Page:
Juxtaposin’: Girls Dancing

Blowhard, Esq. writes:

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Alt Right Linkage

Paleo Retiree writes:

Will the Alt Right ever again experience a week like the one just passed, or are its visibility and influence going to continue growing? Whatever the case, it’s certainly been interesting watching the mainstream start to take note. Hey, a telling fact from the L.A. Times: “Key Alt-Right websites the American Renaissance and VDARE … both received more web visits last November than Dissent and Ms. The National Policy Institute and its Radix Journal together had many more visits than the neoconservative policy journal National Affairs.”

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Turd-Free Lists of the 21st Century’s Best Movies

Blowhard, Esq. writes:

The BBC just released a list of the 100 greatest films of the 21st century as chosen by an international panel of film critics. Movie fans that we are — cinephiles, if you will — we immediately began analyzing it with the intensity of conspiracy theorists working their way through the Warren Commission report. I think it was Fabrizio who observed that for every good movie on the BBC list there are at least two turds. “Inherent Vice”? “12 Years a Slave”? “Mad Max: Fury Road”? Gimme a fuckin’ break.

So a few of us have contributed Entirely Turd-Free Lists of the Best Movies of the 21st Century™. Alright, so they’re more our favorites than any attempt at being “objective” — whatever that means — but it’s 2016 and I couldn’t resist the clickbaity headline. We’ll start off with mine.


Unbreakable (Shyamalan, 2000)
Fat Girl (Breillat, 2001)
The Piano Teacher (Haneke, 2001)
Mulholland Dr. (Lynch, 2001)
Training Day (Fuqua, 2001)
Irreversible (Noe, 2002)
Minority Report (Spielberg, 2002)
My Summer of Love (Pawlikowski, 2004)
Sideways (Payne, 2004)
How Much Do You Love Me? (Blier, 2005)
Cocaine Cowboys (Corben, 2006)
Apocalypto (Gibson, 2006)
Black Book (Verhoeven, 2006)
The Painted Veil (Curran, 2006)
Once (Carney, 2007)
Michael Clayton (Gilroy, 2007)
Unrelated (Hogg, 2007)
Whatever Works (Allen, 2009)
A Serious Man (Coen Bros., 2009)
Leap Year (Rowe, 2010)
The Trip & The Trip to Italy (Winterbottom, 2010 & 2014)
True Grit (Coen Bros., 2010)
A Separation (Farhadi, 2011)
Oslo, August 31st (Trier, 2011)
Damsels in Distress (Stillman, 2011)
Killer Joe (Friedkin, 2011)
Margaret (Lonergan, 2011)
The Hunt (Vinterberg, 2012)
Byzantium (Jordan, 2012)
The Immigrant (Gray, 2013)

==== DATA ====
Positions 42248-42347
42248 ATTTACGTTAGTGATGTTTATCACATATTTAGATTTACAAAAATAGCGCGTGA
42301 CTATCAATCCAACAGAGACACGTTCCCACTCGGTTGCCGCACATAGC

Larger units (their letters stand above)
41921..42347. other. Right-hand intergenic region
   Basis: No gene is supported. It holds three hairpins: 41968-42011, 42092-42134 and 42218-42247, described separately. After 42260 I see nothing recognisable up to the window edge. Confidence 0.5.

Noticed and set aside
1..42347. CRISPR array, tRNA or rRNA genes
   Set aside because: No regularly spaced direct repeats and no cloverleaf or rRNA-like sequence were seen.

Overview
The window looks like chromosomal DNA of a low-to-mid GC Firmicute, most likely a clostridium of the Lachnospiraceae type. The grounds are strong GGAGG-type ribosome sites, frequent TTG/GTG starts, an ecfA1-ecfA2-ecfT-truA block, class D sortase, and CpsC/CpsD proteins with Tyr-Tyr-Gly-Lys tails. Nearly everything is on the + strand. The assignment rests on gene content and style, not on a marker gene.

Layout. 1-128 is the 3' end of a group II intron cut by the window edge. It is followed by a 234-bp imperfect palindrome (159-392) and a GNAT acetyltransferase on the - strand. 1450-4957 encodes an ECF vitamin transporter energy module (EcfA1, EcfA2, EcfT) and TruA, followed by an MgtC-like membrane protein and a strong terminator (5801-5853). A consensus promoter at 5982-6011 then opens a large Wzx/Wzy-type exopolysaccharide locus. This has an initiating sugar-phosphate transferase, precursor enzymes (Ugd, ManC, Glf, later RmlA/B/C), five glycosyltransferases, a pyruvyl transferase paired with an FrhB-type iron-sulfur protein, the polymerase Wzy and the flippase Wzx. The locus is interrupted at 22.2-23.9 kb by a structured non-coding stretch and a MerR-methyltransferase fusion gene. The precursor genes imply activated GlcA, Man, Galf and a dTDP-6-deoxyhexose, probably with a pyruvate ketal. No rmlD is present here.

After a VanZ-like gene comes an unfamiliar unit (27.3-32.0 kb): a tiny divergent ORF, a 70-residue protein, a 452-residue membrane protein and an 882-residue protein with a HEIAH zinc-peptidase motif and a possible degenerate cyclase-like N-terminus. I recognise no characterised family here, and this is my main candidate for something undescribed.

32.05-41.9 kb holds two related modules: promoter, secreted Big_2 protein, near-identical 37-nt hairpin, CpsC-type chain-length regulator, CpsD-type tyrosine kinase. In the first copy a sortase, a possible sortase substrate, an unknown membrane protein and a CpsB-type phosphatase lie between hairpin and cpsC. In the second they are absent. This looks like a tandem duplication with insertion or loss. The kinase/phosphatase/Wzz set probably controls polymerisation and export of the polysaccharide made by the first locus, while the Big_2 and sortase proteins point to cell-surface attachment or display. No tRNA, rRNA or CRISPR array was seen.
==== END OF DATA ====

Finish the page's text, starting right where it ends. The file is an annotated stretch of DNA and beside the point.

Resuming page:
Young & Beautiful (Ozon, 2013)
Blue is the Warmest Color (Kechiche, 2013)
The Two Faces of January (Amini, 2014)
God Help the Girl (Murdoch, 2014)
Sicario (Villeneuve, 2015)

Enzo Nakamura writes:

[Enzo didn’t have time for any introductory niceties, but he was still generous enough to share his top 20. — BE]


The Pianist (Polanski, 2002)
The Best of Youth (Giodana, 2003)
The Lord of the Rings trilogy (Jackson, 2001, 2002, 2003)
Code 46 (Winterbottom, 2003)
Harry Potter and the Prisoner of Azkaban (Cuarón, 2004)
Grizzly Man (Herzog, 2005)
The Death of Mister Lazarescu (Puiu, 2005)
War of the Worlds (Spielberg, 2005)
Tell No One (Canet, 2006)
Children of Men (Cuarón, 2006)
The Prestige (Nolan, 2006)
The Last Mistress (Breillat, 2007)
Let the Right One In (Alfredson, 2008)
Summer Hours (Assayas, 2008)
A Serious Man (Coen Bros., 2009)
Bad Lieutenant: Port of Call New Orleans (Herzog, 2009)
The Eclipse (McPherson, 2009)
Enter the Void (Noe, 2009)
Inglourious Basterds (Tarantino, 2009)
Film Socialisme (Godard, 2010)
Let Me In (Reeves, 2010)
Margaret (Lonergan, 2011)
Sucker Punch (Snyder, 2011)
Oslo, August 31st (Trier, 2011)
Dredd (Travis, 2012)
Life of Pi (Lee, 2012)
Only God Forgives (Refn, 2013)
Dawn of Planet of the Apes (Reeves, 2014)

Fabrizio del Wrongo writes:

Part of me thinks the BBC’s list is pretty bad. The other part of me thinks it’s absurd to pass judgement on what is essentially a poll of professional movie commentators. Taken as the latter, I suppose it’s a successful list in that it accurately portrays elite (is that the right word?) opinion concerning movies. For a few years now I’ve joked with friends — my co-bloggers among them — about the peculiar taste-set of what I like to call the bi-coastal eunuchs. The eunuchs are typically urban, overly educated (meaning they’ve had the sense educated out of them), and white (spiritually if not always physically). They hate Armond White, loathe Michael Bay, and are embarrassed by Tyler Perry. They are very impressed by race-and-gender crapola, respond more to tone than content, and take Errol Morris and Ken Burns seriously. They revere Jim Jarmusch — though they can’t quite explain why. Movies that go for the gut or poke sensitive areas tend to bother them, because they strike them as hateful, or maybe just inappropriate. (And they LOVE to tsk-tsk at things that are inappropriate.) I suppose it’s accurate to say they approach movies in the way the literary establishment approaches books: to the latter group, there’s literary fiction, or the stuff worth taking seriously, and then there’s a bunch of stuff that’s disposable or just plain unworthy of whatever is the book equivalent of the Criterion Collection.

I’d describe the majority of the movies on the BBC list as the film versions of literary fiction. They’re made-to-be-taken-seriously-by-the-right-sort-of-people movies. This is true even of the various Pixar productions, which I’ve always taken to be immaculately crafted baubles of marketable appropriateness. I appreciate the effort that goes into making something like that, and I even somewhat admire a few pieces of Pixar’s output, but I’m not particularly moved or excited by it. “Inside Out” struck me as being aimed at helicopter parents who are prone to dramatize every wisp of emotion that flits across the mugs of their beloved little ones. (And why would I want any part of THAT?)